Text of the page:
Marroquin (2017) [32]32From January 1995 to July 2016Cameriere’s, Kvaal’s method, and CBCT imagingNINRSRMore accurate results were obtained with age estimation methods based on pulp/tooth area ratio calculation. It is advised to use dental age estimation methods, firstly, pulp/tooth area ratio calculation of single first, upper canines and other single rooted teeth, and secondly, pulp/tooth length/ratio calculation.Critically LowNI
Yusof (2017) [25]23From January 2001 to September 2014Willems’ methodCochrane handbook for systematic reviews-methodology reviewNRSR/MAGiven the accuracy of the Willems method across different populations, investigators, and age groups, it is appropriate to use this method to estimate age in children.ModerateResearch Grant
Prasad (2019) [26]20Up to July 2018Demirjian’s and Willems’ methodsQUADAS-2NRSR/MAWillems’ method was more accurate in predicting chronological age than Demirjian’s method in the Indian population, regardless of sex.HighNI
Rolseth (2018) [33]21Up to May 2016Demirjian’s method for the 3rd molarQUADAS-2NRSRThe differences in the timing of the developmental stages of the third molars according to Demirjian have often been interpreted as differences between populations and ethnic groups.LowNone
Santiago (2017) [27]15Up to November 2017Cameriere’s method (I3M)QUADAS-2CS studiesSR/MAThe Third Molar Maturity Index is a suitable and useful method for estimating adulthood because it has a high accuracy in distinguishing whether an individual has reached 18 years of age, regardless of the population studied.HighNone
Sehrawat (2017) [28]31From 2001
to January 2017
Willems’ methodNICS and Retrospective studiesSR/MACompared to other methods reported in the available literature, the Willems method of dental age estimation results in comparatively less overestimation of age.Critically LowNI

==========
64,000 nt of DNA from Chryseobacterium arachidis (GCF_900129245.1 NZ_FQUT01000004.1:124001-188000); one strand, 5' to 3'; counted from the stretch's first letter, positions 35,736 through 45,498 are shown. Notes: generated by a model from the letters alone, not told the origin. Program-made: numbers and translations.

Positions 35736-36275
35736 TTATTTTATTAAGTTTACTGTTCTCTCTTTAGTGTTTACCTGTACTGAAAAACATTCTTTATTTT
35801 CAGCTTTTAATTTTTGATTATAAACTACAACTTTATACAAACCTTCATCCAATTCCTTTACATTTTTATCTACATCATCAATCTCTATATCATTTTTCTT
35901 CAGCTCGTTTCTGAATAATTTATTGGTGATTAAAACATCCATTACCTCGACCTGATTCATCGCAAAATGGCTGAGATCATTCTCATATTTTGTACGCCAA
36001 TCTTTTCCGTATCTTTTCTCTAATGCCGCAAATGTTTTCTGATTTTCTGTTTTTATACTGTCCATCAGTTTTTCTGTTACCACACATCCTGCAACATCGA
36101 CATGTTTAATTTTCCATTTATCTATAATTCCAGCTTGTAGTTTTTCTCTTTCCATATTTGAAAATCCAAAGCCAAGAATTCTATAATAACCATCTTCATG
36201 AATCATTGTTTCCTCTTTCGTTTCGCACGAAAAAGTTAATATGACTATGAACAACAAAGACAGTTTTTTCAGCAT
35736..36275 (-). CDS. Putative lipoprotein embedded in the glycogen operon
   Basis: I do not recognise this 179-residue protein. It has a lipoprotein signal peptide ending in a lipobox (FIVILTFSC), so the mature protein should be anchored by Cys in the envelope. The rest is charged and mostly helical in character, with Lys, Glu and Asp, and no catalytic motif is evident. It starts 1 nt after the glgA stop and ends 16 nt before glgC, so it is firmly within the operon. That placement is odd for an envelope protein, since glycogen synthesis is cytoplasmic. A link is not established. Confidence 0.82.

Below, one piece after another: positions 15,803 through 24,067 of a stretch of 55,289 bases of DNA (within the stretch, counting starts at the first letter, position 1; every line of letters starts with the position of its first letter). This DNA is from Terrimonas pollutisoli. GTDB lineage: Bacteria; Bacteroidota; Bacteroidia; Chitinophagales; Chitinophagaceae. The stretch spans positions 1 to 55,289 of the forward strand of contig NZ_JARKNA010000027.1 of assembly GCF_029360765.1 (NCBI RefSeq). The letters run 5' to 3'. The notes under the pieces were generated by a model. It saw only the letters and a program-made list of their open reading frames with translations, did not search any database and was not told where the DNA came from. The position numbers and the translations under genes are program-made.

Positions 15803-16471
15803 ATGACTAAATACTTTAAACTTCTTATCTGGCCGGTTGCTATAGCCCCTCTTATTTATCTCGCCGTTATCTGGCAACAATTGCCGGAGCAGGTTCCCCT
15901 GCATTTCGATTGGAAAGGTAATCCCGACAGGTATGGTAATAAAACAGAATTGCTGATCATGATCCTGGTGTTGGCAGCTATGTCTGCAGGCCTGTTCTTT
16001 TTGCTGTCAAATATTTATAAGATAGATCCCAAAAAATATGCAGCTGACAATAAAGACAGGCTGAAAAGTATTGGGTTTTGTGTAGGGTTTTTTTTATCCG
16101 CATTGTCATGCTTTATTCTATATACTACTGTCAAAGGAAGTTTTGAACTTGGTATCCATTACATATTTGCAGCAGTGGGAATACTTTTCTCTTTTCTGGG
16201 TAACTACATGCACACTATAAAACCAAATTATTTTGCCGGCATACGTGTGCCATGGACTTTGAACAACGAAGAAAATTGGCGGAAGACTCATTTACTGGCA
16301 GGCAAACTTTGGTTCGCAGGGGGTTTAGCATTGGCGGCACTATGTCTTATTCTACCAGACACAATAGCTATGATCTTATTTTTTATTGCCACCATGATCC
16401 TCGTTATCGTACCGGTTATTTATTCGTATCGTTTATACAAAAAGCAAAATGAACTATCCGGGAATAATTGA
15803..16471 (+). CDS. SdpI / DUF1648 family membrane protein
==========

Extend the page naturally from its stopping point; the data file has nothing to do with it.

Wang (2017) [29]11Up to 28 February 2017Willems’ methodNOSCS and Retrospective studiesSR/MAFor both sexes, the Willems method overestimated dental age between 3.0 and 16.9 years in almost all age groups. In addition, the accuracy of the Willems method was also shown to be affected by ethnic differences.LowNI
Yan (2013) [6]26Up to 12 July 2013Demirjian’s methodSTROBECS and Retrospective studiesSR/MAThe fact that Demirjian’s method overestimates actual chronological tooth age highlights the need for population-specific standards to better estimate the rate at which human teeth mature.HighNone
AI—artificial intelligence; CBCT—cone beam computer tomography; CS—Cross-sectional; CT-computer tomography, EPOC—effective practice and organization of Care; JBI—Joanna Briggs Institute; MA—meta-analysis; MR- magnetic resonance; N—number of included studies; NI—no information; NOS—Newcastle-Ottawa Scale; NR—not reported; QAS—quality assessment tool. QUADAS—quality assessment and diagnostic accuracy tool; RCT—randomized controlled trials; SR—systematic review; STROBE-Strengthening the reporting of observational studies in epidemiology. * Detailed information regarding the methodological quality assessment is present in Table 2.
Table 2. Methodological quality of the included SRs.
Table 2. Methodological quality of the included SRs.
First Author12345678910111213141516Review Quality
Bjørk et al. (2018) [30]YPYNNNNNN0/0N0/00YN0YCritically low